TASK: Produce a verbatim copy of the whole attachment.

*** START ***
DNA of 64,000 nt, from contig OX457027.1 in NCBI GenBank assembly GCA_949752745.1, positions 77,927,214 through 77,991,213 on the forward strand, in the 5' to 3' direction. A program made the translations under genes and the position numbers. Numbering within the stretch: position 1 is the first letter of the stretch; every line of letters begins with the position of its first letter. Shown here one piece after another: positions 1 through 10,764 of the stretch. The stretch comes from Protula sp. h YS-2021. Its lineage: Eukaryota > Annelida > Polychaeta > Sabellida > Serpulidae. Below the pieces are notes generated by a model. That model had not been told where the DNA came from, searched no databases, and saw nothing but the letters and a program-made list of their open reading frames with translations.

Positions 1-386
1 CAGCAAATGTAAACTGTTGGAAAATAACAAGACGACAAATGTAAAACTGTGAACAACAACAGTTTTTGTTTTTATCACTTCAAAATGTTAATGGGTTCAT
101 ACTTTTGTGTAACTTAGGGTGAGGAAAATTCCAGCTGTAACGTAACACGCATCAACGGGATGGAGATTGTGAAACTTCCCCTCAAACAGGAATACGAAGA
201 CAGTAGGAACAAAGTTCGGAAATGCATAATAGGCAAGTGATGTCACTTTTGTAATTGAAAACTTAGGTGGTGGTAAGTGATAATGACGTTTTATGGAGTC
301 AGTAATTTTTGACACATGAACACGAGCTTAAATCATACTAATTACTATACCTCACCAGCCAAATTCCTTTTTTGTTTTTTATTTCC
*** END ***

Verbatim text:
DNA of 64,000 nt, from contig OX457027.1 in NCBI GenBank assembly GCA_949752745.1, positions 77,927,214 through 77,991,213 on the forward strand, in the 5' to 3' direction. A program made the translations under genes and the position numbers. Numbering within the stretch: position 1 is the first letter of the stretch; every line of letters begins with the position of its first letter. Shown here one piece after another: positions 1 through 10,764 of the stretch. The stretch comes from Protula sp. h YS-2021. Its lineage: Eukaryota > Annelida > Polychaeta > Sabellida > Serpulidae. Below the pieces are notes generated by a model. That model had not been told where the DNA came from, searched no databases, and saw nothing but the letters and a program-made list of their open reading frames with translations.

Positions 1-386
1 CAGCAAATGTAAACTGTTGGAAAATAACAAGACGACAAATGTAAAACTGTGAACAACAACAGTTTTTGTTTTTATCACTTCAAAATGTTAATGGGTTCAT
101 ACTTTTGTGTAACTTAGGGTGAGGAAAATTCCAGCTGTAACGTAACACGCATCAACGGGATGGAGATTGTGAAACTTCCCCTCAAACAGGAATACGAAGA
201 CAGTAGGAACAAAGTTCGGAAATGCATAATAGGCAAGTGATGTCACTTTTGTAATTGAAAACTTAGGTGGTGGTAAGTGATAATGACGTTTTATGGAGTC
301 AGTAATTTTTGACACATGAACACGAGCTTAAATCATACTAATTACTATACCTCACCAGCCAAATTCCTTTTTTGTTTTTTATTTCC